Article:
Scheduled maintenance

ELMCIP are in the process of migrating to NIRD ((National Infrastructure for Research Data) Expect smaller outages during the switchover.

Electronic Literature Communities

Abstract (in English): 


To fully understand the nature of creativity and community in the field of electronic literature, the ELMCIP project chose to use several methodologies. First, we organized a seminar on the topic. The ELMCIP Seminar on Electronic Literature Communities, held in Bergen on September 20–21, 2010, invited researchers from within the project and external contributors to present analyses of specific communities within the field of electronic literature. Seventeen papers were presented and discussed, covering communities in France, Catalonia, the Netherlands, Italy, Finland, Scandinavia, and the US, as well as international communities such as in interactive fiction (IF). Presentations are available in the ELMCIP Knowledge Base,1 and all are documented with full text and/or audio recordings.

As a second step, we invited and solicited contributions to a special issue of Dichtung Digital, a leading peer-reviewed journal in the field of digital art and electronic literature since 1999. The number of strong papers was so high that we decided to release two issues of the journal (issues 41 and 42). These collected essays comprise the most extensive collection of analyses of electronic literature communities published to date and include nineteen scholarly articles. Some of these papers were written by scholars looking at a community from a distance in time or geography, while other papers were written by scholars and authors who were participants in the communities they describe.

In addition to these articles from and about a wide variety of electronic literature communities, social geographer Penny Travlou, a co-investigator on the ELMCIP project, spent time in selected artistic communities, using participatory observation and ethnographic methodologies to gain insights into their creative processes and community formation. Her work is discussed in detail in a separate chapter in this volume. An additional resource is the report “Electronic Literature: Publishing and Distribution in Europe” that Markku Eskelinen and Giovanna di Rosario wrote for the project (also included in this volume).

The ELMCIP Electronic Literature Knowledge Base has proven to be invaluable in gaining an overview of those community structures that may not be visible at first glance. When we began the project, we thought of the Knowledge Base as a way to share our findings and document project activities, but it has turned out to be a great deal more than that, providing a robust and constantly expanding infrastructure for studying the field of electronic literature itself. As the ELMCIP project is drawing to a close, we are just beginning to truly harness the steadily growing data contained by the Knowledge Base through visualizations, network analyses, timelines, and content and tag analyses.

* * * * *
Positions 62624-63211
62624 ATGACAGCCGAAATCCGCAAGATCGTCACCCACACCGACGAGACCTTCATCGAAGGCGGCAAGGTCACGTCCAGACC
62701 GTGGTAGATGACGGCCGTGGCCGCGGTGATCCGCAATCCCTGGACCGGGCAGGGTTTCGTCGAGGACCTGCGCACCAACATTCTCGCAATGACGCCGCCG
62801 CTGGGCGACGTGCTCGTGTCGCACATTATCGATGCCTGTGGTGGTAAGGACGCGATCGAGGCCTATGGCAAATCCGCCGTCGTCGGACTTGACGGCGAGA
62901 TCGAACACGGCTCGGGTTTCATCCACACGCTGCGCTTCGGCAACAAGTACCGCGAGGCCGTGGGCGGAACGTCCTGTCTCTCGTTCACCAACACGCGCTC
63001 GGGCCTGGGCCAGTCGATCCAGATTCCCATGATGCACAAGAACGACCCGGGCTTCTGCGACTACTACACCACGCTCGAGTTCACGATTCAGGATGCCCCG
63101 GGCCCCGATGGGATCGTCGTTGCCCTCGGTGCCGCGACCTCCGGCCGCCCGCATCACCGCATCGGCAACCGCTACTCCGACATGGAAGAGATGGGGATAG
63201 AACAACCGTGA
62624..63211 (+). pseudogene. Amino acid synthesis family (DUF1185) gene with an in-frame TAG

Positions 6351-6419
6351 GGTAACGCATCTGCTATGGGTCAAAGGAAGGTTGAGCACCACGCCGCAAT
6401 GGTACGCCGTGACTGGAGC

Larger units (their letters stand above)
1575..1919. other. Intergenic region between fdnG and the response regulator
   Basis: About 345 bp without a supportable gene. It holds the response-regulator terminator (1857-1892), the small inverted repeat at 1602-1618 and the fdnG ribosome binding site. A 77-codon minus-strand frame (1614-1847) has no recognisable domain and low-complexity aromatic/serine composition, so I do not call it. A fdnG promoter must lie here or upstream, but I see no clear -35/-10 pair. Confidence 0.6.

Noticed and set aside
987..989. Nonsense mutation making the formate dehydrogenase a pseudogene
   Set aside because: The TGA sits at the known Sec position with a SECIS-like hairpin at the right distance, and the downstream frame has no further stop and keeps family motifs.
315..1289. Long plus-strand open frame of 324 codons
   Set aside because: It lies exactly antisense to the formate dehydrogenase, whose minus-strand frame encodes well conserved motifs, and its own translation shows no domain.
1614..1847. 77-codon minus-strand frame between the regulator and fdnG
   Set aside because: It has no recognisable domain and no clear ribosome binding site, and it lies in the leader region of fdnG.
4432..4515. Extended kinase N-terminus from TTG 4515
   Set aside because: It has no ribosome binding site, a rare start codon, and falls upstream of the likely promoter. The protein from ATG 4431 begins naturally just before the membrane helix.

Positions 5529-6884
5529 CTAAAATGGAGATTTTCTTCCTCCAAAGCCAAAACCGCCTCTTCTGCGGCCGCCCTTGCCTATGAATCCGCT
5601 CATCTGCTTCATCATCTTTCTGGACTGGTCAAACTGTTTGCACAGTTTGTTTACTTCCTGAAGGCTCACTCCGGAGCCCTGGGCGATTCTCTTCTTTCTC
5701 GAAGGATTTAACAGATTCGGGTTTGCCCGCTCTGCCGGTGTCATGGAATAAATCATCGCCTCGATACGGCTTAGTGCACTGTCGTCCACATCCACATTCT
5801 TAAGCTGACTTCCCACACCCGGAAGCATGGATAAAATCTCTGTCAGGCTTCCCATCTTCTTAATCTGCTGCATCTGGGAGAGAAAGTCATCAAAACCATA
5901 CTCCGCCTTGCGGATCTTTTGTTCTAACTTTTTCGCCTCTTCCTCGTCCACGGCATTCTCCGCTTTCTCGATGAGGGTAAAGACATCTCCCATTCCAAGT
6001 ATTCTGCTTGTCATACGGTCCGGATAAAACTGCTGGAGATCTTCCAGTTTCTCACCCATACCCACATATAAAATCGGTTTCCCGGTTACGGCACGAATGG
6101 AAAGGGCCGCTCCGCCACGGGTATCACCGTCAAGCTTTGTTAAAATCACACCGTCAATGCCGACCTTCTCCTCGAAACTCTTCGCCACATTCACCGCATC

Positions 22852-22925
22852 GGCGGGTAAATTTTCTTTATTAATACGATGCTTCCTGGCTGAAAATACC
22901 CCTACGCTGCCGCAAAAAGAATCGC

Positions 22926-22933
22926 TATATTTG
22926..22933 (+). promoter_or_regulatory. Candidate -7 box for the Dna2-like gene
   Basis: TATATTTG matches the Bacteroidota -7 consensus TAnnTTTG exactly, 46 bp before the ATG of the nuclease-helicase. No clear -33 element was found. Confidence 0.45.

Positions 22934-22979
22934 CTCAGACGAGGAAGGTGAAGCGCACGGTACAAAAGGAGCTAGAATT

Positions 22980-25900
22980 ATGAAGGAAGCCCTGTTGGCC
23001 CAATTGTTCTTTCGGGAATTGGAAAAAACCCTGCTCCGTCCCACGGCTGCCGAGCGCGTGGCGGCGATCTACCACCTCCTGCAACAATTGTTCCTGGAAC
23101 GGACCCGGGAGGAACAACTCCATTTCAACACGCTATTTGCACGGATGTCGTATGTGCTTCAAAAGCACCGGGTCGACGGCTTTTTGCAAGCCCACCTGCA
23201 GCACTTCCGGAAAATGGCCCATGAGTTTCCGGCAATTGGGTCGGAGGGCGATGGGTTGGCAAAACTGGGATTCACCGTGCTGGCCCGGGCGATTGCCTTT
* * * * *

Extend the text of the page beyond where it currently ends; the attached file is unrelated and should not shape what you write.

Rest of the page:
In addition to the contributions of project members, scholars, and authors from the electronic literature community, three PhD and postdoc researchers have devoted three months to working with the Electronic Literature research group in Bergen to build solid documentation of specific national or linguistic communities. All of these were funded externally to the initial ELMCIP project budget: Dr. Luciana Gattass developed a research collection of Brazilian electronic literature; Melissa Lucas developed a research collection of Nordic electronic literature; and Dr. Natalia Fedorova is developing a research collection of Russian electronic literature—all within the structure of the Knowledge Base and thus interlinked and integrated with our existing data. In addition, University of Bergen-based PhD scholar Patricia Tomaszek initiated a collection with references to Polish electronic literature, and we expect more focused collections of this nature. It is clear that this work will continue to progress after the ELMCIP project itself is completed.

This chapter presents key findings from the sixteen separate analyses of communities in the Dichtung Digital issues and analyses of the data in the Knowledge Base of Electronic Literature.

(Source: Electronic Literature Communities by Jill Walker Rettberg and Patricia Tomaszek)

The permanent URL of this page: 
Record posted by: 
Scott Rettberg